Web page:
Multimarker approach to evaluate the incidence of the metabolic syndrome and longitudinal changes in metabolic risk factors: the Framingham Offspring Study.

Journal Article (Journal Article)

BACKGROUND: The metabolic syndrome (MetS) is associated with increased cardiovascular risk. We evaluated the relative contributions of circulating biomarkers representing distinct biological pathways to the incidence of MetS and to longitudinal changes of its constituent risk factors. METHODS AND RESULTS: We measured 8 circulating biomarkers reflecting inflammation (C-reactive protein), hemostasis (plasminogen activator inhibitor-1, fibrinogen), neurohormonal activity (aldosterone, renin, B-type natriuretic peptide, N-terminal proatrial natriuretic peptide), and endothelial dysfunction (homocysteine) in 2292 Framingham Offspring Study participants (mean age, 57 years; 56% women). We related the biomarker panel to incidence of MetS on follow-up initially and then related biomarkers associated with incident MetS to longitudinal change in its components. On follow-up (mean, 2.9 years), 282 participants (of 1473 participants without prevalent MetS at baseline) developed MetS. After adjustment for clinical risk factors, the biomarker panel was associated with incident MetS (P=0.008). On backward elimination, plasminogen activator inhibitor-1 and aldosterone remained associated with incident MetS (multivariable-adjusted odds ratio per 1-SD increment log marker, 1.31 [P=0.004] and 1.21 [P=0.015], respectively). In multivariable analyses evaluating longitudinal change in MetS components (analyzed as continuous variables), plasminogen activator inhibitor-1 was significantly and positively associated with changes in fasting glucose, systolic blood pressure, and triglycerides (all P<0.05). Serum aldosterone was associated positively with change in systolic blood pressure (P=0.023) and inversely with change in high-density lipoprotein cholesterol (P=0.001). CONCLUSIONS: Higher circulating plasminogen activator inhibitor-1 and aldosterone levels are associated with the development of MetS and with longitudinal change of its components, suggesting that these biomarkers and related pathways play a key role in mediating metabolic risk.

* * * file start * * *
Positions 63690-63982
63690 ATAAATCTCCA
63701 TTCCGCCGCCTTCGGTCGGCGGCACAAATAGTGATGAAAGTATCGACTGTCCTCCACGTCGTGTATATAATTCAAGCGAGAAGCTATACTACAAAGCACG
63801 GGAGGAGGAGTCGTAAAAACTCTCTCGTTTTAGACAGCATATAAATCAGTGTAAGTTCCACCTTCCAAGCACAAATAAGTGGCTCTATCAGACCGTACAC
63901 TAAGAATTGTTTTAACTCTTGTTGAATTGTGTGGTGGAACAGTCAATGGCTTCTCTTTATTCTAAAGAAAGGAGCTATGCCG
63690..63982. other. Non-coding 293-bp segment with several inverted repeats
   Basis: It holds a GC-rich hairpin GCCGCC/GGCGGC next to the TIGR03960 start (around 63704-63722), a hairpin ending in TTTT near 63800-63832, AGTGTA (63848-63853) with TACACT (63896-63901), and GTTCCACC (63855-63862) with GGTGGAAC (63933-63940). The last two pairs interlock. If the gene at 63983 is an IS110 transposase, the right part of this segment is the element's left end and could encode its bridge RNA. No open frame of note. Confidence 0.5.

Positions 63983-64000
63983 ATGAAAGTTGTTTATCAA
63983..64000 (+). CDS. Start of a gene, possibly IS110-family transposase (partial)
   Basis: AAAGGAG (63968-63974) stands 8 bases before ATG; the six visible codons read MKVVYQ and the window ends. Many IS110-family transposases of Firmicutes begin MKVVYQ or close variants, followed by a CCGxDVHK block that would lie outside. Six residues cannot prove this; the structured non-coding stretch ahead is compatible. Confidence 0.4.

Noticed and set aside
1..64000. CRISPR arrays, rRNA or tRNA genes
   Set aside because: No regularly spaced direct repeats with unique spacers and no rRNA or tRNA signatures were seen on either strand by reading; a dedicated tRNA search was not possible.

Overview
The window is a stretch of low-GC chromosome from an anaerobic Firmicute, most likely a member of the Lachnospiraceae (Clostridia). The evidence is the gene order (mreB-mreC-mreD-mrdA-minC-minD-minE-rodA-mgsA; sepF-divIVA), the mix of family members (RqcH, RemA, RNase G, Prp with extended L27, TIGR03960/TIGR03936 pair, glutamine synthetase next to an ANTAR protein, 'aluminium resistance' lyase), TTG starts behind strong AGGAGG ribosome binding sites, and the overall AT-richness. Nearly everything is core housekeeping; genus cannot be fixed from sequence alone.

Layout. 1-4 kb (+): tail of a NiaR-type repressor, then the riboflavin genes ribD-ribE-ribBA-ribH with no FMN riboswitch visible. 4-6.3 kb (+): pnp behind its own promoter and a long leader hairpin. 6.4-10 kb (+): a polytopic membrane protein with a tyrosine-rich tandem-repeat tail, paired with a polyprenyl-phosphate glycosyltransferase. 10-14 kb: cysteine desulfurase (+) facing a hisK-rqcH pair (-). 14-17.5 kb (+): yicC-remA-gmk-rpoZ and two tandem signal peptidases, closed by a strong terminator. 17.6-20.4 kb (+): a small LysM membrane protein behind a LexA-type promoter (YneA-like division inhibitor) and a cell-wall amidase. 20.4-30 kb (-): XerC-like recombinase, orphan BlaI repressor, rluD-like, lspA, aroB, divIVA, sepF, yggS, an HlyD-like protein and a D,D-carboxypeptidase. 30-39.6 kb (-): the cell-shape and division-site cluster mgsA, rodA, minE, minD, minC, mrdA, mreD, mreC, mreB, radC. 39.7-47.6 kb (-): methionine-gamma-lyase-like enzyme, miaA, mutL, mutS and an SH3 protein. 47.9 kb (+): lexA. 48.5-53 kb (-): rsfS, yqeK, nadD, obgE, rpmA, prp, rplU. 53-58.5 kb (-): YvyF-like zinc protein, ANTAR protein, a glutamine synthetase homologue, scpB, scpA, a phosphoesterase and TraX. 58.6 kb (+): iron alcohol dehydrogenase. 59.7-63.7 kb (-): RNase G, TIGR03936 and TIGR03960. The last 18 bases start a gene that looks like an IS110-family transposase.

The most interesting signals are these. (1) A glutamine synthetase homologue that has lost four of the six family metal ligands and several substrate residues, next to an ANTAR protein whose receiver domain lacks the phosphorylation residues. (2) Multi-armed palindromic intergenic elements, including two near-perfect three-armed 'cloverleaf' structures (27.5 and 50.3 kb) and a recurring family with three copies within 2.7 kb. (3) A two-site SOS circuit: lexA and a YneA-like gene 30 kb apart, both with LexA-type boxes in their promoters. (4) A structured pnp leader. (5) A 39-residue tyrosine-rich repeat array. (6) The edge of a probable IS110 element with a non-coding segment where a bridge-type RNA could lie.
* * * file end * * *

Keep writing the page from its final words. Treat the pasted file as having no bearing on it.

Full Text

Duke Authors

Cited Authors

  • Ingelsson, E; Pencina, MJ; Tofler, GH; Benjamin, EJ; Lanier, KJ; Jacques, PF; Fox, CS; Meigs, JB; Levy, D; Larson, MG; Selhub, J; D'Agostino, RB; Wang, TJ; Vasan, RS

Published Date

  • August 28, 2007

Published In

Volume / Issue

  • 116 / 9

Start / End Page

  • 984 - 992

PubMed ID

  • 17698726

Electronic International Standard Serial Number (EISSN)

  • 1524-4539

Digital Object Identifier (DOI)

  • 10.1161/CIRCULATIONAHA.107.708537


  • eng

Conference Location

  • United States